His Feast Day is 4 October.
To mark the Feast Day of Saint Francis, Reception Class took part in a special Class Liturgy. We reflected upon what we know about our Class Saint and shared ways that we could follow in the footsteps of Saint Francis and help others.
Year 1 - Saint Bernadette Soubirous
Saint Bernadette Soubirous was born in Lourdes, France on January 7, 1844. Her parents were very poor and she was the first of nine children. She was baptized at St. Pierre's, the local parish church, on January 9. As a toddler, Bernadette contracted cholera and suffered extreme asthma. Unfortunately, she lived the rest of her life in poor health.
At the age of fourteen years old, Bernadette was sent to gather firewood. While collecting firewood, a very beautiful lady appeared to Bernadette above a rose bush in a grotto called Massabielle. This lady appeared eighteen times to her and asked for a chapel to be built at the nearby garbage dump of the cave-grotto at Massabielle. She would later receive recognition when the lady who appeared to her identified herself as the Immaculate Conception.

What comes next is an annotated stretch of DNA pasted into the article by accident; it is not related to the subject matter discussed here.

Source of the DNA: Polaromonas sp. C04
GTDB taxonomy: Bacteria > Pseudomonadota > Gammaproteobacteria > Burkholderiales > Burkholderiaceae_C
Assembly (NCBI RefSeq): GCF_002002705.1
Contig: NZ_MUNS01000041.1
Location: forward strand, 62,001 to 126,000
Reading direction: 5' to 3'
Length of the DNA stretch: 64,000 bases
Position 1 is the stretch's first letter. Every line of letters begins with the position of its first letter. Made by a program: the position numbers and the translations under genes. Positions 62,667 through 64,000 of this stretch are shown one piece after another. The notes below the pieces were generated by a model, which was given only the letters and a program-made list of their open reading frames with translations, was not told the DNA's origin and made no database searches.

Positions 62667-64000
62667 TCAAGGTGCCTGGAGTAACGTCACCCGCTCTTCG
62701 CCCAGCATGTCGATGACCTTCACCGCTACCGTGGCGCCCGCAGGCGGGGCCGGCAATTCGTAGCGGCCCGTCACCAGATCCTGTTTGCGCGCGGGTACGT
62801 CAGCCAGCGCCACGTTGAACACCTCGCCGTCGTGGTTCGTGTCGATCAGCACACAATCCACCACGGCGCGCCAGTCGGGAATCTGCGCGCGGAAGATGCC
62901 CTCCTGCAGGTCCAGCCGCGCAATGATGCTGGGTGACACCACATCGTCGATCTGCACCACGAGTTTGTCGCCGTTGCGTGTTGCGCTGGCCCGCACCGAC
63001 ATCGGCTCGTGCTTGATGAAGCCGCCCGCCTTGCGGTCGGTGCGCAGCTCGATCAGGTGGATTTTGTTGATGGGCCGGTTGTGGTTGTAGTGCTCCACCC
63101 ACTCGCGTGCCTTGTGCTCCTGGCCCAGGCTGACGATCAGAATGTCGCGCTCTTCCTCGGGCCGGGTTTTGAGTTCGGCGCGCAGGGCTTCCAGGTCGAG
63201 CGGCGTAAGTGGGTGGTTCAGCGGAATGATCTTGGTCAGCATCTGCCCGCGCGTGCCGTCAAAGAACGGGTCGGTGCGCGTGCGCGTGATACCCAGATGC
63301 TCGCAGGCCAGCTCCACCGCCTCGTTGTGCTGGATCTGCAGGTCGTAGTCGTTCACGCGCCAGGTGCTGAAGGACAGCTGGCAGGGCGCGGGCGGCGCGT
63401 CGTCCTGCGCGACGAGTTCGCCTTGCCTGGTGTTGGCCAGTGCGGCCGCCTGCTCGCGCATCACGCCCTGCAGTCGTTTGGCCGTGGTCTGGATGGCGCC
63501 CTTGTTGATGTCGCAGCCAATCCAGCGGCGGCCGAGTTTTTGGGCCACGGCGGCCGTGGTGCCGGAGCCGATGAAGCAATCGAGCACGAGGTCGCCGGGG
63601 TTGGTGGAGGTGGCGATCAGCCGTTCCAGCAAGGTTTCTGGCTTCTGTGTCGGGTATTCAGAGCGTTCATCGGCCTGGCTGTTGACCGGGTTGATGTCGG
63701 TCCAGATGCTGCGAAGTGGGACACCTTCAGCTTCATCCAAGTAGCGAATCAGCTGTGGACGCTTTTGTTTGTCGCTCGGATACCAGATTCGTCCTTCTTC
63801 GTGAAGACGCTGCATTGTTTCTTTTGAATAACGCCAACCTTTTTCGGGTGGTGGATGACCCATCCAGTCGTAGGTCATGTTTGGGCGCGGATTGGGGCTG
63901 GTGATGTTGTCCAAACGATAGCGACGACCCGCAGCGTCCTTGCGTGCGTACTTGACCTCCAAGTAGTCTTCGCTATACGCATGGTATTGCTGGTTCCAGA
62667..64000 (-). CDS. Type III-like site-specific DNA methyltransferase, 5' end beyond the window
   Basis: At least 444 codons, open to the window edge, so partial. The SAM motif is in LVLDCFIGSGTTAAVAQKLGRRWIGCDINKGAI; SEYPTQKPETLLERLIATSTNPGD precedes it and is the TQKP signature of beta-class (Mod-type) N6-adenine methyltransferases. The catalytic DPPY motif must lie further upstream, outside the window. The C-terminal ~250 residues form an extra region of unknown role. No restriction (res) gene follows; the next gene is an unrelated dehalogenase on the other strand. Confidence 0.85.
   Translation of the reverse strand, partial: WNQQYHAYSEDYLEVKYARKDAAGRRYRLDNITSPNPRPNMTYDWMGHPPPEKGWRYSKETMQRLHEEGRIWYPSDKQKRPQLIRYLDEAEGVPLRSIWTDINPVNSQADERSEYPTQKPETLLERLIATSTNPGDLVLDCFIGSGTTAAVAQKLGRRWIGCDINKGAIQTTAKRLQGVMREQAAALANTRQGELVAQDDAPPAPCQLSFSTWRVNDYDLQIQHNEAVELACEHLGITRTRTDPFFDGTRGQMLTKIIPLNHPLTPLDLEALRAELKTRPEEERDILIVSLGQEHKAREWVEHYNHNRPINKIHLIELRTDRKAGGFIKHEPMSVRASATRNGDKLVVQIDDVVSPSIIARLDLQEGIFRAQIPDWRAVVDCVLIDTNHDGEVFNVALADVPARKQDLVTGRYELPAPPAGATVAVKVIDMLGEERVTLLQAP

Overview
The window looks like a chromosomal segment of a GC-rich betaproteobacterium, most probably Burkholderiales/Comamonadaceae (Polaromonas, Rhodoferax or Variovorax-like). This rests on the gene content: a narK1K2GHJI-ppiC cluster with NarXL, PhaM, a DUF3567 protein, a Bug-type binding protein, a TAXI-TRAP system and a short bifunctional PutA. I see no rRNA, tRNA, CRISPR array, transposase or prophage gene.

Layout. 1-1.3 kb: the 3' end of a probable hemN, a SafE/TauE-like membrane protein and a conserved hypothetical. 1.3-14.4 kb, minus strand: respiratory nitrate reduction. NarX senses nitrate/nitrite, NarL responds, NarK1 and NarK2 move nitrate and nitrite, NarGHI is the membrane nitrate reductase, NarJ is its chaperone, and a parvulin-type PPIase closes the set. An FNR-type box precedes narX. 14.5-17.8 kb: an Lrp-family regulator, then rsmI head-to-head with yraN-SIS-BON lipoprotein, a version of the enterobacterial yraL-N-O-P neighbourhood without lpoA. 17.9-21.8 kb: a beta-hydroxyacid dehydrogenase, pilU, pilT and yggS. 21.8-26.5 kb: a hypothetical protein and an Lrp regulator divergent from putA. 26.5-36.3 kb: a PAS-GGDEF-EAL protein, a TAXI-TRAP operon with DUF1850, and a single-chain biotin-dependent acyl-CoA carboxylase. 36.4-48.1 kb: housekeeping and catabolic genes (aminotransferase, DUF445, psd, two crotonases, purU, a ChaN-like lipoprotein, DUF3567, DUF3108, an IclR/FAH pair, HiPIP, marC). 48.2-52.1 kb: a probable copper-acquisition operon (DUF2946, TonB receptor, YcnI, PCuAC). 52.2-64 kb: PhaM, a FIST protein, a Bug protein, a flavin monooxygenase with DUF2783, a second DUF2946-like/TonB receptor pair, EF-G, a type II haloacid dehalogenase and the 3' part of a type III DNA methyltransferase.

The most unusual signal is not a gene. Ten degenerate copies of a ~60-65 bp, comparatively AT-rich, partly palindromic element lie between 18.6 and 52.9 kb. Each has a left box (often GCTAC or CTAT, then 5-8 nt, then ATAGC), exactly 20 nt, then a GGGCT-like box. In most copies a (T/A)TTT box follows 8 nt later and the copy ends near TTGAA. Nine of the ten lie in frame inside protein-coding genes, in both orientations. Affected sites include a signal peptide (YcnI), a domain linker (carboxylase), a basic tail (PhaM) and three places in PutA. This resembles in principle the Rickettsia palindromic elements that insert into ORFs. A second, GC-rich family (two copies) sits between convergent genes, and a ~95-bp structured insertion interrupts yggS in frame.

When Bernadette was 35 years old, she became very ill and died in the Sainte Croix (Holy Cross) Infirmary of the Convent of Saint-Gildard.
Feast Day 16 April.
Year 2 - Saint Juan Diego
Juan Diego was born in Mexico.
When he went to Tepeyac Hill, he met Mary standing by the roses. She said that she would like a church built there. Juan Diego picked up the roses and showed them to the Bishop. A church was then built on Tepeyac Hill.
Year 3 - Saint Martin de Porres
St. Martin de Porres was born in Lima, Peru on December 9, 1579.